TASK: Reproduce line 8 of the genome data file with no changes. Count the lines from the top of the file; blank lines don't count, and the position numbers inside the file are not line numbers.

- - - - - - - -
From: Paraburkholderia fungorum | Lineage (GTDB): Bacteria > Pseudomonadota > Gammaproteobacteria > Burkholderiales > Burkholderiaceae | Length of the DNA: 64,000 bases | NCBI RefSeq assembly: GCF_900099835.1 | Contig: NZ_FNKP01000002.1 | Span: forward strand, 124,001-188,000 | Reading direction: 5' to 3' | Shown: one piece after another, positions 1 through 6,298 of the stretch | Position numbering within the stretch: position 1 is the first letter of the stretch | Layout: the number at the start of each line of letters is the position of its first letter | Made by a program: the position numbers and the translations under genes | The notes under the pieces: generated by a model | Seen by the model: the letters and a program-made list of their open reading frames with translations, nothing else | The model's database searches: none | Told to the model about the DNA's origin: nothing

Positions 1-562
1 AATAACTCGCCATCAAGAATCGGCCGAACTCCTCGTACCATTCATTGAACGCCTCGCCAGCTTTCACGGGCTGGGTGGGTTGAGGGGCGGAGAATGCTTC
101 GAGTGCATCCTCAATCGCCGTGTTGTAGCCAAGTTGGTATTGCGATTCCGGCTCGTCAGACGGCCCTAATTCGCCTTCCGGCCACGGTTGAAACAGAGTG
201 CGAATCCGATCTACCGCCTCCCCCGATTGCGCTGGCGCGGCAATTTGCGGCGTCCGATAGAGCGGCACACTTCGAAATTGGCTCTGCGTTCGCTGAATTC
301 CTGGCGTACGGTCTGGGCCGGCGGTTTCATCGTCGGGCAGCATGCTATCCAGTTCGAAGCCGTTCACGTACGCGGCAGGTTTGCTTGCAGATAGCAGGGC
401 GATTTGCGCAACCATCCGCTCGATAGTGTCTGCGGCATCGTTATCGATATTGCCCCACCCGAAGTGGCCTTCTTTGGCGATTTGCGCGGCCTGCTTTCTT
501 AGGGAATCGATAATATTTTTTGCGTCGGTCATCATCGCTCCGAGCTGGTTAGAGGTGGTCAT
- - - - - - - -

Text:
501 AGGGAATCGATAATATTTTTTGCGTCGGTCATCATCGCTCCGAGCTGGTTAGAGGTGGTCAT